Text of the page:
- There is a risk associated with doing pay per click advertising as your competitors can click on your advertisement without purchasing anything and thus drive up your advertising costs.
Here are steps you can take to explore, document, implement and measure an online advertising approach that is best suited to your needs:
Online display advertising action plan
- Set your goals and objectives. Are you trying to increase awareness of your company? Are you trying to eliminate excess inventory? Are you trying to sell to existing customers? Also consider what stage of the sales cycle your prospective client is in. Offering a free white paper in your ad might be better directed to those in the early stages, while including a discount offer or a free consultation would be better in ads aimed at those in the later stage of the sales cycle.
- Define your target market/audience (e.g. their demographics, income, location, internet habits and information needs).
- Explore different online advertising options. (See page 5 for details).
- Set a budget for your online advertising. (See Costs and Cost Considerations on page 7).
- Choose resources (creative team) to work with.
- Examine how online advertising will fit in with your other online and offline marketing efforts.
- Select best option(s).
- Track your success using online tools such as Google Analytics or other analytics programs. (See Assessing Your Online Display Advertising Strategy on page 8).
- Decide whether to adjust your ad campaign.
2. Understanding best practices
The face of advertising changed with the introduction of ads on the Internet. Before embarking on your own online advertising strategy, consider the following best practices:
Best practices for online advertising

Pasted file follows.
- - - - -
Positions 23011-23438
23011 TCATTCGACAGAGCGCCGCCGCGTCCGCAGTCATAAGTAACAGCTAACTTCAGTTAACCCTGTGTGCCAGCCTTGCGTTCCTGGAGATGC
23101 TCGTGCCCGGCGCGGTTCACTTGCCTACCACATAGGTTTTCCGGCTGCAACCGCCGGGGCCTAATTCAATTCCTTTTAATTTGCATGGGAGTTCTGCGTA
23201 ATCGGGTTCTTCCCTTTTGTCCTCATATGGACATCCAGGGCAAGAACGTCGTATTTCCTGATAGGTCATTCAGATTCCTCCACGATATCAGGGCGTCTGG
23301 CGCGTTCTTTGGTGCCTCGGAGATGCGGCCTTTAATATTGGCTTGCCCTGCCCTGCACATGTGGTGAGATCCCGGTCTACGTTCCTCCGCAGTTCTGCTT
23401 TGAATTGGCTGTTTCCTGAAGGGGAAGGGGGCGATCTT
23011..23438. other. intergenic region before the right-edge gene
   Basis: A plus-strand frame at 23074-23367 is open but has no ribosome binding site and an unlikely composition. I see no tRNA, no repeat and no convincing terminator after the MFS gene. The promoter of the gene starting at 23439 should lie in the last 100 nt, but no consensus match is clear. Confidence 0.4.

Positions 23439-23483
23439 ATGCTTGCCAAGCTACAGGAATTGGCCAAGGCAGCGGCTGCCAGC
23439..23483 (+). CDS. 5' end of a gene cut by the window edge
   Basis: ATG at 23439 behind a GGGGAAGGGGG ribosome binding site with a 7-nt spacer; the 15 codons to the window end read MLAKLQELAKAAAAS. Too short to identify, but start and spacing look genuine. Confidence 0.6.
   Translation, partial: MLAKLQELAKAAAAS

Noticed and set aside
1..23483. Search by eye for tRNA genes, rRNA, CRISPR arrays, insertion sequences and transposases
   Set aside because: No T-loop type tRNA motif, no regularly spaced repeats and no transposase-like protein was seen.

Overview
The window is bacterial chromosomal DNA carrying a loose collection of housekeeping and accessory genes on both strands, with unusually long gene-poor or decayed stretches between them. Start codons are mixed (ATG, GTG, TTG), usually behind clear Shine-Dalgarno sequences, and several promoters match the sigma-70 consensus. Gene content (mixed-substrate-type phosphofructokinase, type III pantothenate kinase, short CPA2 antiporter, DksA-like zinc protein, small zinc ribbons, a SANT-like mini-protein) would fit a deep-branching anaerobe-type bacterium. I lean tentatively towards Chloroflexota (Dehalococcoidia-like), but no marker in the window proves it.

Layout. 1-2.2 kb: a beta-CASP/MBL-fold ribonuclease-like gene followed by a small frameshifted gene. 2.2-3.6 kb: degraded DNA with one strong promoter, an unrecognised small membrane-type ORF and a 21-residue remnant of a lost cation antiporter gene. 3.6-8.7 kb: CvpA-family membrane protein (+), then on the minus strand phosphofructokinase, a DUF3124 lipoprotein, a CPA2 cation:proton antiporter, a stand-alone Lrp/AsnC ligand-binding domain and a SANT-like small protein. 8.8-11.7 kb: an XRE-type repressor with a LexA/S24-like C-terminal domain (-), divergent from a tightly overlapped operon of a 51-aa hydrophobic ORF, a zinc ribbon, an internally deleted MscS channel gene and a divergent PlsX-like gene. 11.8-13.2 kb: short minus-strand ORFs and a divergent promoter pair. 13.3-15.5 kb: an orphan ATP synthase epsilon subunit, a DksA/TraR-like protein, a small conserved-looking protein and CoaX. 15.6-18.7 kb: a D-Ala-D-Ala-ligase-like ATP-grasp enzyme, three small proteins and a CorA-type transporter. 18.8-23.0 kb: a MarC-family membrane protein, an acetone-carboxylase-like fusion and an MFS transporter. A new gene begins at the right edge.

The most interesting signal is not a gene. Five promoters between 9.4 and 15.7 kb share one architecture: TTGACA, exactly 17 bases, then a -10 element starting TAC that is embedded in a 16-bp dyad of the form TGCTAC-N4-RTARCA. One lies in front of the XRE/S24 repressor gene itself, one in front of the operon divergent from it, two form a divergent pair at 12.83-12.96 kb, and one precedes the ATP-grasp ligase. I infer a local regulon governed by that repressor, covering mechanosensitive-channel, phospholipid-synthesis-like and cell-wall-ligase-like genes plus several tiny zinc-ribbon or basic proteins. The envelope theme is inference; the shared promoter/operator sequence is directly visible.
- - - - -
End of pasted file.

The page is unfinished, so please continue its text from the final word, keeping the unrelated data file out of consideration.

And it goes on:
- Integrate your online and offline marketing strategies.
- Pay attention to the quality of content contained in your advertisement. It should be informative, clear, concise and interesting. Questions or statements that create curiosity can be effective. Keep the message and wording simple and include a call to action. The user needs to quickly understand what the ad is saying.
- Assess how you can best reach your target audience. What websites would your audience likely visit? What keywords would they likely use?
- Pay attention to the design of your banner ad. Keep in mind that good design should highlight the content in a visually appealing way. Complex design involving animation will not be effective if the content is not highlighted. Font sizes and colours should optimize your ad’s readability.
- Pay attention to the placement of the ad on the website. On one hand, home pages get the most traffic but, on the other hand, other web pages may attract a more targeted audience.
- Avoid intrusive types of display ads (e.g. pop-ups). Limit the use of banner ads to web pages that are relevant to the ad’s content.
- For advertisements placed on other websites, ensure that the websites have high traffic and contain content relevant to your advertisement.
- Carefully review “free” online advertising offers. For example a “free” banner ad developer may want reciprocal links or ad placement on low quality websites that could damage your reputation for professionalism in the marketplace.
- Where appropriate, the ad should clearly identify how the targeted market will benefit from your product or service. If your product is geared to a specific audience, identify how they will benefit.
- For advertising via search engines, select a large number of relevant search words or phrases including terms used to describe your business, products, services, product names, product codes, and questions a user might type into a search engine. See the Increasing Traffic to Your Website Through Search Engine Optimization Techniques booklet for more on using and analyzing keywords.
- Ensure that the ad takes the user to the most appropriate page of your website. Ideally, you have created a landing page especially for the ad.
- Monitor the results of your advertising strategy and refine your strategy to better reach your target audience.
Implementing your online display advertising strategy
1. Are you publishing, advertising or both?